My final summary of the sound: Outstanding at even twice the price. The Bose AE2i is the first headphone I've had since the Shure SRH-1800 that required no EQ to obtain its best possible performance, and the LSTN Fillmore is the second. But the Fillmore sounds much better than the AE2i, and has a much better bass than the Shure 1840. The Shure wins on overall clarity and soundstage, but not by a large margin.
Isolation for the Fillmore is modest (average or less for closed headphones), but leakage is low enough that you can probably play it at decent volume levels in a quiet office in a cubicle next to other cubicles, without attracting undue attention from other coworkers. My head is average sized or better, and I wear the Fillmore with the earcups extended half of the maximum amount, so I expect that this headphone will fit just about everyone. The portability is great because the Fillmore can be pulled down off of the head and around the neck, and with the earcups fully extended it can be carried around the neck all day if needed. The earcups rotate 90 degrees in and out, and nearly 180 degrees up and down. The supplied carrycase is just a thin cloth bag, which offers no impact protection to this headphone. I'd recommend against putting the Fillmore into that bag and throwing it into a backpack or luggage where it could be damaged.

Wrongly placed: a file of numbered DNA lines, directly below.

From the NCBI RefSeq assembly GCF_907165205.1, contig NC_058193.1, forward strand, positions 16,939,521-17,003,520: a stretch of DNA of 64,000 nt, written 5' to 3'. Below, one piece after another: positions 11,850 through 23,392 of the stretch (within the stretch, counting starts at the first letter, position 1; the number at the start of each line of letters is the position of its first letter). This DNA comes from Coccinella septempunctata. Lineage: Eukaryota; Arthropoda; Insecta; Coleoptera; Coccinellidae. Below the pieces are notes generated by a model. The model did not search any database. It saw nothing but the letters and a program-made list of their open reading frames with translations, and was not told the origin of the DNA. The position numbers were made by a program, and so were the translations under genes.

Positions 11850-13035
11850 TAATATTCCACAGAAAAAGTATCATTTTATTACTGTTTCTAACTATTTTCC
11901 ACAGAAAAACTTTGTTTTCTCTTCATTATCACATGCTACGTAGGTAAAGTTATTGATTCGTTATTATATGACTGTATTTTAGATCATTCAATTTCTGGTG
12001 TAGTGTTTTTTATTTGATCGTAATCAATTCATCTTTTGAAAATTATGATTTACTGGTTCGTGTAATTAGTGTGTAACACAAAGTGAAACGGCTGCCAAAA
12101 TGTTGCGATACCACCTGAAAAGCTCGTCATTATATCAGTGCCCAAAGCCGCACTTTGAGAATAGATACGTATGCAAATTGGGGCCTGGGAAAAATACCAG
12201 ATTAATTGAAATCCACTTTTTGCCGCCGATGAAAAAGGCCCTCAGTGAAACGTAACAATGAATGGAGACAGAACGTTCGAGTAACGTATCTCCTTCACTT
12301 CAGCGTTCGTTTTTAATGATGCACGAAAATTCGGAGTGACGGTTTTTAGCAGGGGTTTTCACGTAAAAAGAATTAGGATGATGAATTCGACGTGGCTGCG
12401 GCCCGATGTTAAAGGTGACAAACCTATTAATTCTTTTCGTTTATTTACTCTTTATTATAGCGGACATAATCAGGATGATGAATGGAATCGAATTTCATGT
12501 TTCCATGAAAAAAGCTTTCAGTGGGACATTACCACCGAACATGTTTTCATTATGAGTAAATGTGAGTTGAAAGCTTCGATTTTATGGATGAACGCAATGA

The Fillmore cable is detachable, double-entry, about 4 feet long, and is terminated with a 45-degree Apple-style miniplug. The cable is a strong-looking fabric weave, and the detachable plugs are 2.5 mm mono plugs going to each earcup. The mic, about 4 inches from the left earcup, is also a control box that doesn't have any projections - you squeeze once to stop and start, and so far I've managed to skip a track by double-clicking two times, but I wasn't successful doing that most of the time.